Air Liquide Recognition Statement From Climate Action 100+ Lead Investors

27th July 2022

Investors engaging Air Liquide through Climate Action 100+ welcome recent steps

We, as institutional investors (Nordea Asset Management, OFI Asset Management and Trusteam Finance) leading the engagement with Air Liquide as part of the Climate Action 100+ (CA100+) initiative, are pleased to see the significant steps taken by the company in the last months.

In its answers to our questions in the latest AGM[1], Air Liquide has:

  • Announced that its Net Zero ambition covers Scope 1, 2 and 3[2] carbon emissions and further explained where the main category of Scope 3 carbon emissions stem from. The company has also elaborated on the strategy it should undertake to embark on a carbon neutral pathway, under the IIPCC scenario (cf. Indicator 1 of the Climate Action 100+ Net Zero Company Benchmark). Previously, the company has only communicated on Scope 1 and 2 carbon emissions.
  • Clarified parts of its decarbonisation pathway (cf. Indicator 5 of the Climate Action 100+ Net Zero Company Benchmark).[3]
  • Explicitly committed to align its capital expenditure plans with its long-term GHG reduction target, aligned with the Paris Agreement’s objective of limiting global warming to 1.5° Celsius and to phase out investments in unabated carbon intensive assets or products (cf. Indicator 6 of the Climate Action 100+ Net Zero Company Benchmark).[4]
  • Committed to a Paris Agreement-aligned climate lobbying position and to align all of its direct lobbying activities. The company will conduct and publish a review of its trade associations’ climate positions alignment with the Paris Agreement (cf. Indicator 7 of the Climate Action 100+ Net Zero Company Benchmark ).[5]
  • Provided further explanation and assurance on Paris-aligned accounting and audit on the potential impacts of climate risk (Additional NZ CA100+ criteria).[6]

Read the full statement here.


[2] “ambition to reach carbon neutrality by 2050 […] This carbon neutrality ambition must be understood as applying throughout the whole of Air Liquide’s value chain, and therefore cover not only direct Group emissions (“Scope 1”), but also indirect emissions relating to energy supplies (“Scope 2”) and the main items of indirect emissions covered by “Scope 3.” (Page 3)

“2021 emissions reported in Scope 3 category 11 “use of sold products” correspond to 9.2 MtCO2e, i.e. ~40% of Scope 3 emissions and ~15% of cumulative Scope 1+2+3 emissions comes from less then 5% of the group revenues,” (Page 3 / 2)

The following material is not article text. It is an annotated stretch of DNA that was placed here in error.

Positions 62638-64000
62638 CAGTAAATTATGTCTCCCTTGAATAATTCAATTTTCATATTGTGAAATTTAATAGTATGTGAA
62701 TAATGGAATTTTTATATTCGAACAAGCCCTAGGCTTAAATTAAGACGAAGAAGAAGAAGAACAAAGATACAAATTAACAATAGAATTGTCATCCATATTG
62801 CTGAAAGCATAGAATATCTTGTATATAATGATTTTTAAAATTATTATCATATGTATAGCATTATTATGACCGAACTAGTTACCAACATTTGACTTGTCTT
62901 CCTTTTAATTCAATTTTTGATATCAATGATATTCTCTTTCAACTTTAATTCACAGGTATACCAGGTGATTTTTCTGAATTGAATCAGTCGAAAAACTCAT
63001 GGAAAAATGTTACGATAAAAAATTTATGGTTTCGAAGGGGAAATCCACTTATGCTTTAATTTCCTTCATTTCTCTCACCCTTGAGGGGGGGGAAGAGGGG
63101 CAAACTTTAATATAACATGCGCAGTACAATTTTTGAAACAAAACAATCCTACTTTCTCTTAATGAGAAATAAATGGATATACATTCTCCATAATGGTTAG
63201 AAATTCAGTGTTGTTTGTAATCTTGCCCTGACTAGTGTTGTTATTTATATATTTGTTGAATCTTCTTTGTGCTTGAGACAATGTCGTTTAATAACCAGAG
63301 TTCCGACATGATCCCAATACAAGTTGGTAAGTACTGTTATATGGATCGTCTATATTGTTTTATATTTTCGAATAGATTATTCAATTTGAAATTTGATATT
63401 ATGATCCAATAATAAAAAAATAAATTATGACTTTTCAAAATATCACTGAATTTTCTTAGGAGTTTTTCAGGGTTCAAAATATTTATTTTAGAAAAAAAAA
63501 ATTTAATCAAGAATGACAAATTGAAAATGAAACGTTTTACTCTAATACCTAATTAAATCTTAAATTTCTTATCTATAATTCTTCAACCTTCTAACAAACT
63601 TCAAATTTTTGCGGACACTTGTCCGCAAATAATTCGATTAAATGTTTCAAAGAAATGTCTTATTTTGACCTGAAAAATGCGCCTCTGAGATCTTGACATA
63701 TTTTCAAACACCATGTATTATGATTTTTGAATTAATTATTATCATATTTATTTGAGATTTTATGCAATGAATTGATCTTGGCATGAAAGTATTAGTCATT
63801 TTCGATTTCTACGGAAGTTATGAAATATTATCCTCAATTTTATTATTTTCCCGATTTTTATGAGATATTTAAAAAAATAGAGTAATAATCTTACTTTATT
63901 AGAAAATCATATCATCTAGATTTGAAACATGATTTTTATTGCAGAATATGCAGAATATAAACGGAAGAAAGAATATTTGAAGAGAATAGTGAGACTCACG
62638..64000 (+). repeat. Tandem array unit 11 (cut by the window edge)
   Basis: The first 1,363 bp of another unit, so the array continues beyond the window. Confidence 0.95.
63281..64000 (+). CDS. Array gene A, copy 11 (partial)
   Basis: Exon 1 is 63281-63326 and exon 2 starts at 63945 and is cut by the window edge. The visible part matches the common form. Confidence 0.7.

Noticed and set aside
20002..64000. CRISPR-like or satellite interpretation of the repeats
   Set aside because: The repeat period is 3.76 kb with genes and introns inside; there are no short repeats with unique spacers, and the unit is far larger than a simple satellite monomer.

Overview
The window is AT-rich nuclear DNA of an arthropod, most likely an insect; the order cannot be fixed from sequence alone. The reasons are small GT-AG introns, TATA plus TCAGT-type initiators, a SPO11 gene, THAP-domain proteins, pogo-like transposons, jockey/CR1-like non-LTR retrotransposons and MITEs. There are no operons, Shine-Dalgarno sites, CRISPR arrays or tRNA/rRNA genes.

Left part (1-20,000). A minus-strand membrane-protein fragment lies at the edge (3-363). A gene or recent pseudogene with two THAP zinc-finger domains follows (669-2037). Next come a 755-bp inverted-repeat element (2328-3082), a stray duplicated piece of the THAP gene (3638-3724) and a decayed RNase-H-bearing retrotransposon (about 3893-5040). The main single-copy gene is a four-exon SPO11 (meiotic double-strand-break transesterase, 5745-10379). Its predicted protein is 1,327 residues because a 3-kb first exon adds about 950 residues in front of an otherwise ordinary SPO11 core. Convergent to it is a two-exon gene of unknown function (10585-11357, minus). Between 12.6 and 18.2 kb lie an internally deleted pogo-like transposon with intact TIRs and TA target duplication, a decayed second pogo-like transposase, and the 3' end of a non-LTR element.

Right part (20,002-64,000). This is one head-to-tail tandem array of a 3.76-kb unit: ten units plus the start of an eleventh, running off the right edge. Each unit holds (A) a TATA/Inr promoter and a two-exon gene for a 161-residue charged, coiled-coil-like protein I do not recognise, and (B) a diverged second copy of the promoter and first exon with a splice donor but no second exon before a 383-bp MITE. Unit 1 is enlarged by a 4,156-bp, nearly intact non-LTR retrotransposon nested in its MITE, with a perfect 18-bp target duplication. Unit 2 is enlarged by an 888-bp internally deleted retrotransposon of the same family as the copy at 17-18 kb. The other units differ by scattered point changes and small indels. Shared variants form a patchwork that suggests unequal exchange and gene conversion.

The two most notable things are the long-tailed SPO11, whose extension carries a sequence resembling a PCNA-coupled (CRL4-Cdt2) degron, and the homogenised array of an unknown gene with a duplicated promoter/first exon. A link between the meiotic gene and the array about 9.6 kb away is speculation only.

“Over 80% of the CO2 sold by the Group comes from sources where the CO2 is a by-product of an existing process and would therefore have been released to the atmosphere.” (Page 4)

[3] “Achieving our carbon neutrality objective in 2050 will require the use of carbon-free raw materials.” which are Carbone Free electricity and H2 by electrolysis (Page 4)

[4] “Air Liquide has nevertheless developed its climate objectives based on various studies, including those of the IPCC (specifically including the special report on 1.5°) and those of the International Energy Agency, whose Net Zero report published in May 2021 highlights similar drivers, and a similar trajectory for heavy industry, to those in our plan” (Page 1)

“Air Liquide announced its ambition to reach carbon neutrality by 2050, in order to help reach carbon neutrality on a global scale, which is the objective stated by the IPCC in order to make it possible to keep the rise in temperatures under 1.5°C at the end of the 21 st century.” (Page 3)

“According to Air Liquide’s business model, business growth requires investment in new production units. Consequently, the achievement of our decarbonization objectives will necessarily involve aligning our investment plans with this trajectory.” (Page 5)

“This management thus ensures that all new investments are in line with the Group’s carbon neutrality trajectory and in line with the shorter-term objectives, and it excludes any projects that are not in line with the trajectory.” (Page 5)

“Moreover, the Group’s investment projects are evaluated and selected considering their contribution to the Group CO2 emissions trajectory, the objective being carbon neutrality in 2050 in line with the Paris Agreements.” (Page 7)

[5] “all lobbying activities are in line with the Group’s strategy which is committing to carbon neutrality.” [….] “we are carrying out for the main trade association where we are active.” (Page 5 / 6)

[6] “An increase in the price of CO2 above €100 per tonne is consistent with an acceleration of the decarbonization of assets invested in by Air Liquide for its customers. Since the cost of CO2 is contractually passed through to the customer, the customer must choose between paying the carbon tax or being supplied with decarbonized gas. Consequently, the higher the price of CO2 , the more attractive it is for the customer to accept a higher gas price, thus enabling Air Liquide to invest in a CO2 capture unit (on an existing production unit) or to invest in a new low-carbon technology gas production unit. We consider that, in the industrial phase, the price of CO2 capture on existing assets will be less than €100 per tonne. Accordingly, a very high CO2 price, in line with the Paris Agreements, does not in fact increase the risk for Group assets but, on the contrary, reduces it.” (Page 7)